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put to the test

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Post Sat Oct 14, 2017 11:05 pm
stewartwillsher User avatar

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Posts: 264
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Location: Western Spain
WAFFLING ON

I knew exactly what I was doing and my main objective, when I moved on from the 100E.
I was growing up, and at the same time I wanted to be able to choose the car I wanted, and not be constrained by external forces.
I had my sights set, possibly from school days on a particular car [that car itself will feature in a later story] and now I really thought it was a possibility.
I really had had some fun with the 100E, and done some things that I had only dreamed of.
But my ambitions could not be achieved with the 100E.

It was 1965, and I was on a roll.
Partly, this came about because my career had taken a quantum leap, both sideways and upwards, into the pioneering world of computing.
Not only had my ambitious car objectives changed from just mucking about with cars, but workwise, the scope now was mind-blowingly huge,
My disposable income had increased exponentially, so it was only the nasty insurance people who were holding me back from achieving my next goal, car-wise.
The Institute of Advanced Motorists membership itself offered no special insurance deals other than discounts, but hitherto uninsurable risks could be placed individually, and that was what I was aiming at.

I started to study the Roadcraft manual for police drivers, which was the basis of the IAM test.
But I had to get myself equipped with a motor more suitable and impressive than the 100E, also.

Several cars were very attractive and footed the bill.
The prime candidate was the Sunbeam Talbot 90, and I went to look at a couple.
A beautiful car, but the prices made me wince.
So the MG Magnette and Riley Pathfinder were considered and viewed.
Again I though, a lot of dosh.
Then I stumbled upon a Riley 1.5, and I new it ticked the boxes, at first sight.
It not only exuded class, but it oozed sportiness, except, perhaps roadholding, where its torsion bars got themselves a bit wound up if over stretched.
But it looked good, smelled good and sounded good; and the price was right.
Appearance - that Riley radiator grill was the highest quality chrome and all the trimmings matched, right down to the hub caps.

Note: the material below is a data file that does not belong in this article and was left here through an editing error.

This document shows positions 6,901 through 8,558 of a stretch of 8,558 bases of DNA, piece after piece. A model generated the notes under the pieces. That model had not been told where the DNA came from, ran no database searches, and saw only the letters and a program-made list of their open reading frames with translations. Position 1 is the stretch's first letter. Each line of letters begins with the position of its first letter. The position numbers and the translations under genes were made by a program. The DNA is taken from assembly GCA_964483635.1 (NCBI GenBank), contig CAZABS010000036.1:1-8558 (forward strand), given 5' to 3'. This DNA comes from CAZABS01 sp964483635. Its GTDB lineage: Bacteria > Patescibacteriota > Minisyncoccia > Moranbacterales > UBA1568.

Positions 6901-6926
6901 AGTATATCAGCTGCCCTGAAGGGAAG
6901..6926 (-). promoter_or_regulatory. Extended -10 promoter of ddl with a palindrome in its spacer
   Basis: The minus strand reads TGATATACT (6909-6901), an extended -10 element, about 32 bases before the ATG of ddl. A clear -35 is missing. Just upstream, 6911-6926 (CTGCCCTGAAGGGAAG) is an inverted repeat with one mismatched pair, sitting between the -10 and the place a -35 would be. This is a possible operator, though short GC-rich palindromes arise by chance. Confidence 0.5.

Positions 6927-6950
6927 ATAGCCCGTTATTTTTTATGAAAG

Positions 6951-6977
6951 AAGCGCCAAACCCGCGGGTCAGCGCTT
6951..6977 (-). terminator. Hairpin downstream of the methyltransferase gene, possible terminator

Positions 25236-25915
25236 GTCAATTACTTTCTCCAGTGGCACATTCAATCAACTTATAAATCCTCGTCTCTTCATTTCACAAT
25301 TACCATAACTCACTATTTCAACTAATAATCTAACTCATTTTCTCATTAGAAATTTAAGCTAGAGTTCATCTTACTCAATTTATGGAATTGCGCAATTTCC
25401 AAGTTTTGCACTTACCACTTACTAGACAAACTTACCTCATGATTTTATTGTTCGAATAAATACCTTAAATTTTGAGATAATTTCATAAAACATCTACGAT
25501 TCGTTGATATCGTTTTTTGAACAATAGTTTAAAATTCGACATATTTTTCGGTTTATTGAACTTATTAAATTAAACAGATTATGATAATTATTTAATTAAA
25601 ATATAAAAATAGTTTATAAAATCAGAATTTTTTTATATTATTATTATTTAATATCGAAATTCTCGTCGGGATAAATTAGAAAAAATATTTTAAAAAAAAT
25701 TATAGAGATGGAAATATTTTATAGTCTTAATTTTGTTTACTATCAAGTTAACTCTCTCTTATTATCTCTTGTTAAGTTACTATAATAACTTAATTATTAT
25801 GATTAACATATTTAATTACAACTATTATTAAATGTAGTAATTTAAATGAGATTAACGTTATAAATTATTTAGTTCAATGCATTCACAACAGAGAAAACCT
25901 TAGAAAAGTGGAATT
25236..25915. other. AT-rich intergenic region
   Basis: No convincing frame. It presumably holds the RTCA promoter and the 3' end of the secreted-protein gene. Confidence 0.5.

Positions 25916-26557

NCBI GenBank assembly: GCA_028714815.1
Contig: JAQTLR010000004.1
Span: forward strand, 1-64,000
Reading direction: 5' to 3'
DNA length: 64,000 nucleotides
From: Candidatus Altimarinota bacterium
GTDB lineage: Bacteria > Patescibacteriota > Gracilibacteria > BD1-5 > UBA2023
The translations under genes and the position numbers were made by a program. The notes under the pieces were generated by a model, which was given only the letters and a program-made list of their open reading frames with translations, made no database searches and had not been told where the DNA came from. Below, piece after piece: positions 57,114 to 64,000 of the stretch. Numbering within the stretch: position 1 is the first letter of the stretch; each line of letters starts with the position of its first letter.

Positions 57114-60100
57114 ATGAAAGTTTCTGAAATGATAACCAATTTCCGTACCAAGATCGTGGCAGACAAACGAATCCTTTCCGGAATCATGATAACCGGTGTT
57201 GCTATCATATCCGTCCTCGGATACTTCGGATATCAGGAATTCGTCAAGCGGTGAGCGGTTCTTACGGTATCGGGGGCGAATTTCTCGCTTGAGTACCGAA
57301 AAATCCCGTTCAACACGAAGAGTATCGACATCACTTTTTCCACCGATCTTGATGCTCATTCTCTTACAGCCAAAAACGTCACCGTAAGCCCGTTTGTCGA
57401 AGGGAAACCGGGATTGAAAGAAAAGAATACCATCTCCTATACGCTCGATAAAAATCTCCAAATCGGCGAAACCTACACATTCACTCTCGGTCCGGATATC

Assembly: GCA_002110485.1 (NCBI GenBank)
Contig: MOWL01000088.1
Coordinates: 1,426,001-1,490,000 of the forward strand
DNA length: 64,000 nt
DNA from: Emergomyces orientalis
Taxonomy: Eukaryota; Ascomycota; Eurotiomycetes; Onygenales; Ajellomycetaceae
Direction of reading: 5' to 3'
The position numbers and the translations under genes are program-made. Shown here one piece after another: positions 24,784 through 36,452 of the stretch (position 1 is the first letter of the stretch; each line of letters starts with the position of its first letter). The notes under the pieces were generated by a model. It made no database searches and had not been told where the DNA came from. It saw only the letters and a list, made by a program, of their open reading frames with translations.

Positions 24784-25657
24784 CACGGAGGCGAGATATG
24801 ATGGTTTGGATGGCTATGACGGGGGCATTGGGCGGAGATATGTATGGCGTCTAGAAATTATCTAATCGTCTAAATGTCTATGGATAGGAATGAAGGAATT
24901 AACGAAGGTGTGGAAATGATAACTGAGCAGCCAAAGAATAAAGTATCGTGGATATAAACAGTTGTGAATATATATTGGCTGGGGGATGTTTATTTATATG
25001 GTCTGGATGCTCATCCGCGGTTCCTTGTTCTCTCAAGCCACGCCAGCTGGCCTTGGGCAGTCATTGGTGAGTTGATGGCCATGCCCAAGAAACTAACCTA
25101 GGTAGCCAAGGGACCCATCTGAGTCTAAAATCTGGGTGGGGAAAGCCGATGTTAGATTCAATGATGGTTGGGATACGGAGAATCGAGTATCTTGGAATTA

Step inside and it was all leather and thick pile carpets, and you could smell class.
Wood veneer smiled at you from the dash and door cappings.
Then firing it up, those inch and a half SU's shouted performance; and it did go!
Goodness knows what the fuel consumption was, but you could hear the fuel being sucked in!
And, hey, from the perspective of IAM impression, it had seat belts; yes, the first time I had ever worn them.
It was a lovely car to drive for those days, and was classy, a bit different from my previous two Ford down-market steeds.
But interestingly, it still had a starting handle, like its sober sister motor the Wolseley 1500 and baby siblings the Morris Minor and Traveller.

So, no excuses nor prevarication, form filled and sent off for test application, with a painful cheque.
I already had my copy of Roadcraft, and had read it from cover to cover; now I had to go out and drive like it said!
My father was very dismissive and thought it impossible for me to curtail, what he considered as my boy racer style, for the two and a half hours it was reckoned to take for the test.
He chuckled that I had just thrown away good money and had got carried away with my own optimism and self-appraisal.
All of which made me more determined to pass.

The day came, and the rendezvous was mid-morning on a Saturday, mid winter, in a pub car park just outside the East End of London, and close to where I was born.
I turned up early, of course, and sat fidgety watching cars come; is that him; and leave; not him.
A couple of Jags and similar, teased me and I had psyched myself up unnecessarily.
Then, out of the corner of my eye, I saw this chap leaping across the dual carriageway, dodging the traffic and waving frantically in my direction; he had parked on the other side of the road, whether to suss me out from afar or just for his convenience, I knew not.
It was spot on the time prearranged and this nutter was homing in on me.
I had totally the wrong stereotype of a Class One Police Hendon Driving Instructor, for that is what IAM examiners were in those days, and had not envisaged a scruffy farmer.
The greeting also was so friendly and relaxed with him putting me at my ease immediately by looking round the car and complimenting me on choice and quality and condition.
I had got that right; so good start.